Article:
Inspired Words

These are the experiences of our volunteers in Peru.


Lima, Peru: Our arrival and introduction to the school and project

Posted in Peru on March 20, 2012

Team Cedar, checking in!  Here we are in Lima, a 13 member group of Cedar Dental Centre employees along with family, friends, and significant others.  It's been a couple days now since the bulk of us left Kamloops for our South American destination.  After about 14 hours of flights, shuttles and airport lines, we finally arrived in Lima.  One night to regain the sleep we lost in transit, a whirlwind tour of the city most of us have never seen before, and another slumber brought us to this morning.  

Today was the beginning of our hands-on volunteer excursion with Developing World Connections, and what an amazing experience it has been already!  At 8am or so we boarded our bus, which carried us to our orientation with host partner IFEJANT.  From there, we rode on beyond the limits of pavement to dirt roads rising to the hills of San José Obrero, the destination of our whole reason for being here in Peru. Upon arriving we were guided through the local school, a budding hub of education built partially with the assistance of past groups like our own, and one that we are here to further improve upon. We spent the remainder of the morning getting introduced to teachers, parents, and the vibrant smiling children that filled each classroom.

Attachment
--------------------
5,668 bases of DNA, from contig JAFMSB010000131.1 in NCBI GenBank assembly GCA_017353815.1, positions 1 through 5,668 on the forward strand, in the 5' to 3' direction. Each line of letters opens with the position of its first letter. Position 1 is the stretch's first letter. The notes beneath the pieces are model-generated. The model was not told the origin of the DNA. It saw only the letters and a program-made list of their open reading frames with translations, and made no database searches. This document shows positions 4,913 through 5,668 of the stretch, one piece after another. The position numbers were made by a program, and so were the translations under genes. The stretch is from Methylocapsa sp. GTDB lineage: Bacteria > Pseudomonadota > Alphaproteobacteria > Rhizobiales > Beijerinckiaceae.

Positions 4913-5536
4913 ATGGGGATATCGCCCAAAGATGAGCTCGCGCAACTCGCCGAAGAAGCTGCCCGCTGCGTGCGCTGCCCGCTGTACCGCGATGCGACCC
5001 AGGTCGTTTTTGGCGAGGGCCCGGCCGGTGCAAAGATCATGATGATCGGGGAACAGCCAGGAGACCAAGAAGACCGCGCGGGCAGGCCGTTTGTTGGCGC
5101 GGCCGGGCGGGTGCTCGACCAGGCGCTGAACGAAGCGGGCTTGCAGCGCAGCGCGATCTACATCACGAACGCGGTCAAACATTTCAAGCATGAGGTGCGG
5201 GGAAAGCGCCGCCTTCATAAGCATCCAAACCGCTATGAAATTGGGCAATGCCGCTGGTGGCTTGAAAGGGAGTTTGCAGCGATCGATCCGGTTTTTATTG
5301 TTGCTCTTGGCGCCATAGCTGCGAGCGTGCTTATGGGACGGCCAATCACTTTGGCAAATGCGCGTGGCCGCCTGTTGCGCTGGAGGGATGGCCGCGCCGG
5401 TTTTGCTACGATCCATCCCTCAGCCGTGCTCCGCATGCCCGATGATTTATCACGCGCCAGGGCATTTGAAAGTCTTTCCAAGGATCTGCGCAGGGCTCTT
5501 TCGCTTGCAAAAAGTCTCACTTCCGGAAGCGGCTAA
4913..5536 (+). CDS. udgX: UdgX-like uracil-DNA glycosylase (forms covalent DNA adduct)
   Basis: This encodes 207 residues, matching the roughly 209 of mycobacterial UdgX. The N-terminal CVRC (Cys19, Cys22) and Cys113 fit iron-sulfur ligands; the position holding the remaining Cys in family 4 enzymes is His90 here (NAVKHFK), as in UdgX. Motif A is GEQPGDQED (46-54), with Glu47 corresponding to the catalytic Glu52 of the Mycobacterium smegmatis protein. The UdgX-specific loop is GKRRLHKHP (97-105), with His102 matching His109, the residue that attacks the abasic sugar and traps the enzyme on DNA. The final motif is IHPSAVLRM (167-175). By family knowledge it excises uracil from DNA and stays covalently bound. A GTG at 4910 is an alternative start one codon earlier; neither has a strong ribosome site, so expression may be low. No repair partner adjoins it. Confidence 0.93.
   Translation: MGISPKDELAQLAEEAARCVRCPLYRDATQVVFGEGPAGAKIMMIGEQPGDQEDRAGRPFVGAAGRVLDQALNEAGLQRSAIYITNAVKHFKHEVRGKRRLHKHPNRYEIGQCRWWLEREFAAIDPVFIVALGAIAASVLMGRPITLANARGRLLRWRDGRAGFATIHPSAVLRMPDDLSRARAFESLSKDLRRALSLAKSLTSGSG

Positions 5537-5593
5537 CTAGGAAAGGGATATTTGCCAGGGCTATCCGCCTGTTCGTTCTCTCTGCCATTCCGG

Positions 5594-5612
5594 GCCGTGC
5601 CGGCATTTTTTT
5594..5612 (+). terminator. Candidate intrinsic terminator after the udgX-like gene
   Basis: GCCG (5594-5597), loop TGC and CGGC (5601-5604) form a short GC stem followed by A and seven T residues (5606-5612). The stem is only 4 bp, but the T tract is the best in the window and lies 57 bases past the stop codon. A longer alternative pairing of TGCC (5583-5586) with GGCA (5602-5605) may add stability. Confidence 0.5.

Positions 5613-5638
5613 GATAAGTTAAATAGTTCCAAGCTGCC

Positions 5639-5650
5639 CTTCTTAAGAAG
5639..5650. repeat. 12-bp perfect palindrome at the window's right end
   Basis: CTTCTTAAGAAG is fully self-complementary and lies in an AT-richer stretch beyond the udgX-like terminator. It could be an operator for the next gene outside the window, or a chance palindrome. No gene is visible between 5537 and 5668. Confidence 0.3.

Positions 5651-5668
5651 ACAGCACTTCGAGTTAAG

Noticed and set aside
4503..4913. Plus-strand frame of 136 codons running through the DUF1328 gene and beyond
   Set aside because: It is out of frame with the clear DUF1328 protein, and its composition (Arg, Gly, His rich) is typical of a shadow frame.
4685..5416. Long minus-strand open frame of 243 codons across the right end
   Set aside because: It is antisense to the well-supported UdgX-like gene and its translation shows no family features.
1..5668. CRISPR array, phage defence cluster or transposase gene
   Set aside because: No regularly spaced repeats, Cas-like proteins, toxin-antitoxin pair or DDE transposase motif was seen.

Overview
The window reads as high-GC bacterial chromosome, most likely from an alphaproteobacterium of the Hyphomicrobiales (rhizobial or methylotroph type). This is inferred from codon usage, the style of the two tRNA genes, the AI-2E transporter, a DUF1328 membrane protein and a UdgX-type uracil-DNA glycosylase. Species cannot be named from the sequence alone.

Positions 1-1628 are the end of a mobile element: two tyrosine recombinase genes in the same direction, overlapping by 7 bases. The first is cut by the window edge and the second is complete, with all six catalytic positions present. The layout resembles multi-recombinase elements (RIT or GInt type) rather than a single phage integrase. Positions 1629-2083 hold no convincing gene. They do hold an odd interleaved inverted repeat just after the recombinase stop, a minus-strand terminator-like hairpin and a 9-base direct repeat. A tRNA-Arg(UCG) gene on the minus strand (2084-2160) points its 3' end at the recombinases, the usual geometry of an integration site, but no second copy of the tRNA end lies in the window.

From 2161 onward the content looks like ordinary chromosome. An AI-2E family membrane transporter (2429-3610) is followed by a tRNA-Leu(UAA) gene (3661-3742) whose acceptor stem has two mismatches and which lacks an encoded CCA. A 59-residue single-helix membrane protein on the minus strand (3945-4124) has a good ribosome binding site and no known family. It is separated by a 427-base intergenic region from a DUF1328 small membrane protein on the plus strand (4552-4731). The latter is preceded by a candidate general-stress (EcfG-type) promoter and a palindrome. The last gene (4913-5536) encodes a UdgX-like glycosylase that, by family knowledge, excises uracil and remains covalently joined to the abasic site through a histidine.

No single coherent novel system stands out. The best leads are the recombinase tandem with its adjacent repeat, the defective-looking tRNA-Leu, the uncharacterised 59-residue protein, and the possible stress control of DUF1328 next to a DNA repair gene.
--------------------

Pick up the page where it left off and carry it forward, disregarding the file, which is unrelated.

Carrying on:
After introductions were finished, the work began.  Our assigned project was to construct a set of concrete steps from the main school building to the dining hall on the hill behind it, a path currently rendered more or less inaccessible by the muddy slopes in winter months.  We approached our mission with enthusiasm, cooperating with local workers and parents of the school children to pack the wooden frame of the stairwell with rocks, and then mix cement to be carried bucket by bucket and poured on top.  Between loads we had time to interact with some of the kids, a great pleasure to us all.  We learned that high-fives and certain clapping rhymes are truly universal.

By the end of the afternoon we had nearly every step filled with concrete and leveled off.  We wiped our sweaty dirt-covered brows with exhaustion, a feeling neutralized by the sense of satisfaction we felt in being part of an effort to assist in a community that we had already grown to adore and feel welcome in.  An end of day question from one of the locals about our cerveza preference was answered with a unanimous "Cold!", prompting laughter all around from us and our new companions.  We left the school with waves and grins, already looking forward to our next day on site.

Cory Stumpf
DWC Participant  

Lima, Peru March 2012

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